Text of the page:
Unhappy couple arguing

Welcome News For Family Law In Queen’s Speech

Monday 14th October marked the opening of Parliament and the first Queen’s speech of Boris Johnson’s premiership.  Promising to impose tougher sentences and ensuring the continuation of the Domestic Abuse Bill, there was a focus on restoring confidence in the judicial system, alongside the topic of conversation top of the headlines since 2016.

Many have viewed the speech as a ‘Tory pre-election broadcast’ however, there were those that watched in eagerness regarding key piece of legislation.  The speech committed the reintroduction of the Domestic Abuse Bill, bringing a clear definition that abuse includes economic, coercive and emotional abuse, as well as physical.  This will be welcome news for many, with charity Women’s Aid calling it a ‘crucial step forward’ in their SOS Campaign which calls on the Government to protect services for women and children escaping domestic abuse.

There was also the promise for the return of the Divorce, Dissolution and Separation Bill, a bill that had originally been axed when Boris Johnson prorogued Parliament in September.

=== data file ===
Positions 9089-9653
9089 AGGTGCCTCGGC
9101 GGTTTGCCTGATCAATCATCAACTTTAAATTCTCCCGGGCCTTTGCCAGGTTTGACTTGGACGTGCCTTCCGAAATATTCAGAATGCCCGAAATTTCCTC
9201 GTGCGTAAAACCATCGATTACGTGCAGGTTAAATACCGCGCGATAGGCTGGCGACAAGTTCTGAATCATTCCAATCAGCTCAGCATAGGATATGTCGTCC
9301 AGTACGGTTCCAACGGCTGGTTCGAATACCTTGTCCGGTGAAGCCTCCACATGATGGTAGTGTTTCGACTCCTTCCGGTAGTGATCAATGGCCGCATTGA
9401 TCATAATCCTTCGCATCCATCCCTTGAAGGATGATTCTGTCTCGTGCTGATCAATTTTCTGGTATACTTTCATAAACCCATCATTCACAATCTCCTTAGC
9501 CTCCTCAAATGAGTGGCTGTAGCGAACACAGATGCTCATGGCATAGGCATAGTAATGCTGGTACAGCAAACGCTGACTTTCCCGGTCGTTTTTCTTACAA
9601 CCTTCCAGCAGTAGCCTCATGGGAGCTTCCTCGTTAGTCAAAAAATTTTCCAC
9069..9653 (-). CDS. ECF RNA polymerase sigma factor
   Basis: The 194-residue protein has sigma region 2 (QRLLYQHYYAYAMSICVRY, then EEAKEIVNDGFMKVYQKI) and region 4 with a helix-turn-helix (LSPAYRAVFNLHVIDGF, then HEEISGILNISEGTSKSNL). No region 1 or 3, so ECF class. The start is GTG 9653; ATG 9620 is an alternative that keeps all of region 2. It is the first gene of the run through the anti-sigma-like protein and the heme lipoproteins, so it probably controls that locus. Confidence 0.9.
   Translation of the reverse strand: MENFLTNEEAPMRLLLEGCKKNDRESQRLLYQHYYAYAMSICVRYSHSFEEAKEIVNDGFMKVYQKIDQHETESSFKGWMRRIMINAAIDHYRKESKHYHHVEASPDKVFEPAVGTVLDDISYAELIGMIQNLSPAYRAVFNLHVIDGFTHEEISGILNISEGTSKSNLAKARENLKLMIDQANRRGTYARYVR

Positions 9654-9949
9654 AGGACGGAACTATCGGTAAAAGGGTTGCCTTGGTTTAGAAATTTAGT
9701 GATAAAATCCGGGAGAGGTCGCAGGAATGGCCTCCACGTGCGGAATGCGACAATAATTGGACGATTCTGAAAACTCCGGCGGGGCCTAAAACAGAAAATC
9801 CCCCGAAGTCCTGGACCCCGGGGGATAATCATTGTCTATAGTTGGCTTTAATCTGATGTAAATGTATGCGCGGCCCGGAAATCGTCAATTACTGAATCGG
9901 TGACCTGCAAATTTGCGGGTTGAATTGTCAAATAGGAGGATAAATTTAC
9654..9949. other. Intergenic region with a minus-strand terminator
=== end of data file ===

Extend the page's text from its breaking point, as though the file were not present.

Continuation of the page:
Jo Edwards, Head of Family at Forsters LLP and former Chair of Resolution, comments:

“Advocates of no fault divorce have had a roller coaster ride in recent months, with news of the introduction of a Bill in June and its quick passage through the early stages; and then with the uncertainty which followed prorogation.  Today’s reference to it in the Queen’s Speech will therefore likely be met with cautious optimism – a desire for the Bill to be reintroduced as soon as possible and quickly progressed, especially in view of the ongoing political uncertainty and the possibility of a general election before the year is out.  That said, it was evident from the second reading debate in June that the Divorce Dissolution and Separation Bill is one of those rare things in the current climate, a bill that has almost universal support across the Commons.  The impact of new legislation on the 100,000 or so couples who divorce in England and Wales each year, and their children, will be profound; it is to be hoped that policy makers now grasp the nettle and get this much-needed law over the line.”

Although the mention of the Divorce Bill was only short, it is clear that along with the Domestic Abuse Bill, there will now be further steps forward in family law that has the potential to help thousands of people in the UK.

Commenting on of the return of the Domestic Abuse Bill and Divorce, Dissolution and Separation Bill, President of the Law Society Simon Davis said:

“Together the bills have the potential to change millions of lives across England and Wales and we look forward to working with the government on these vital pieces of legislation. “We welcome the news that these important issues will be dealt with in the next parliamentary session.”

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